As the East India Company’s charter came up for renewal in 1813, the fury with which Hindu atrocities and their “evil practices” were manufactured reached a frenzied pace. Even the rath yatra at the Temple of Jagannath was not spared. William Carey estimated that every year 120,000 pilgrims perished at the rath yatra. Yes, more than one lakh people every year! Pamphlets were published and distributed, “well-orchestrated” campaigns were launched inside and outside Parliament. “A staggering 908 petitions bearing more than half a million signatures were presented to Parliament.” So as to not alarm the Indians, it was suggested to combine “religion with education, preferably via Fort William College.” Wilberforce estimated that every year there were an estimated 10,000 “annual sacrifices of women” (sati) in the Bengal province alone.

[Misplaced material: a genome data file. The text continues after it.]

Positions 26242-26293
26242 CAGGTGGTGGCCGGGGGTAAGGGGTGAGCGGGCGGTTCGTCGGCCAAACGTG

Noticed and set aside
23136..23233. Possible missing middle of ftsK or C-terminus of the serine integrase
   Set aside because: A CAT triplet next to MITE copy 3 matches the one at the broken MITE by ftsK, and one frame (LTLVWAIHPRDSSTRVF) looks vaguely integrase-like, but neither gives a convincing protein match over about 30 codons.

The missionary clauses were finally included in the Charter – “despite the opposition of the House of Commons and many members of the Company.”
The second stage was from 1813 to 1829, when “awesome figures” were conjured to show that sati was a raging practice. Sati, in many ways, became the single focal point to validate British rule in India.